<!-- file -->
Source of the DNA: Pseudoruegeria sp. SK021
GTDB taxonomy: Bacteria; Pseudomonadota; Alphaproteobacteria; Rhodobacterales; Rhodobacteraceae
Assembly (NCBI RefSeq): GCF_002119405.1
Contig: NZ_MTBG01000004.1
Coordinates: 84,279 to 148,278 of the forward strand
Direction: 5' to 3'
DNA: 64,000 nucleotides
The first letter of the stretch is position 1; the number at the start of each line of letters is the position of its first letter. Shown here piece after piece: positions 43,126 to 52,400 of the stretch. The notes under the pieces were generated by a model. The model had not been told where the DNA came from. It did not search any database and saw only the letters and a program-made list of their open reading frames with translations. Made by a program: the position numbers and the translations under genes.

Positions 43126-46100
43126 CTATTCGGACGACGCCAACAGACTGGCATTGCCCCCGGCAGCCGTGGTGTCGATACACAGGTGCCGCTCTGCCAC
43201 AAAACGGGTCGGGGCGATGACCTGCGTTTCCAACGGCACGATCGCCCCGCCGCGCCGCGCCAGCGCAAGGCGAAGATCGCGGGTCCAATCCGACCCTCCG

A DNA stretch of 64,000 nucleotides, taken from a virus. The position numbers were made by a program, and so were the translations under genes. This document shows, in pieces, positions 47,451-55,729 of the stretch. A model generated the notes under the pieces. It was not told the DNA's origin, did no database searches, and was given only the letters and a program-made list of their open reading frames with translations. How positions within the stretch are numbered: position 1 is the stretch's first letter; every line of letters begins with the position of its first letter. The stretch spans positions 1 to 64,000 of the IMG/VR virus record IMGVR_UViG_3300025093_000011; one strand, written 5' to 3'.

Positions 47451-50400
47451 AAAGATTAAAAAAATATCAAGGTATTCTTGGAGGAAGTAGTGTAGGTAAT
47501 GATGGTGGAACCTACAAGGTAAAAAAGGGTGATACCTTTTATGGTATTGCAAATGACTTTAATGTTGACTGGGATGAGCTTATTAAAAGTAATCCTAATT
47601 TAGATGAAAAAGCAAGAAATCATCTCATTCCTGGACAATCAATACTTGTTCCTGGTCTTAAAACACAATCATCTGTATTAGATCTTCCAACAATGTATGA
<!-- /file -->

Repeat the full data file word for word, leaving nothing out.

Source of the DNA: Pseudoruegeria sp. SK021
GTDB taxonomy: Bacteria; Pseudomonadota; Alphaproteobacteria; Rhodobacterales; Rhodobacteraceae
Assembly (NCBI RefSeq): GCF_002119405.1
Contig: NZ_MTBG01000004.1
Coordinates: 84,279 to 148,278 of the forward strand
Direction: 5' to 3'
DNA: 64,000 nucleotides
The first letter of the stretch is position 1; the number at the start of each line of letters is the position of its first letter. Shown here piece after piece: positions 43,126 to 52,400 of the stretch. The notes under the pieces were generated by a model. The model had not been told where the DNA came from. It did not search any database and saw only the letters and a program-made list of their open reading frames with translations. Made by a program: the position numbers and the translations under genes.

Positions 43126-46100
43126 CTATTCGGACGACGCCAACAGACTGGCATTGCCCCCGGCAGCCGTGGTGTCGATACACAGGTGCCGCTCTGCCAC
43201 AAAACGGGTCGGGGCGATGACCTGCGTTTCCAACGGCACGATCGCCCCGCCGCGCCGCGCCAGCGCAAGGCGAAGATCGCGGGTCCAATCCGACCCTCCG

A DNA stretch of 64,000 nucleotides, taken from a virus. The position numbers were made by a program, and so were the translations under genes. This document shows, in pieces, positions 47,451-55,729 of the stretch. A model generated the notes under the pieces. It was not told the DNA's origin, did no database searches, and was given only the letters and a program-made list of their open reading frames with translations. How positions within the stretch are numbered: position 1 is the stretch's first letter; every line of letters begins with the position of its first letter. The stretch spans positions 1 to 64,000 of the IMG/VR virus record IMGVR_UViG_3300025093_000011; one strand, written 5' to 3'.

Positions 47451-50400
47451 AAAGATTAAAAAAATATCAAGGTATTCTTGGAGGAAGTAGTGTAGGTAAT
47501 GATGGTGGAACCTACAAGGTAAAAAAGGGTGATACCTTTTATGGTATTGCAAATGACTTTAATGTTGACTGGGATGAGCTTATTAAAAGTAATCCTAATT
47601 TAGATGAAAAAGCAAGAAATCATCTCATTCCTGGACAATCAATACTTGTTCCTGGTCTTAAAACACAATCATCTGTATTAGATCTTCCAACAATGTATGA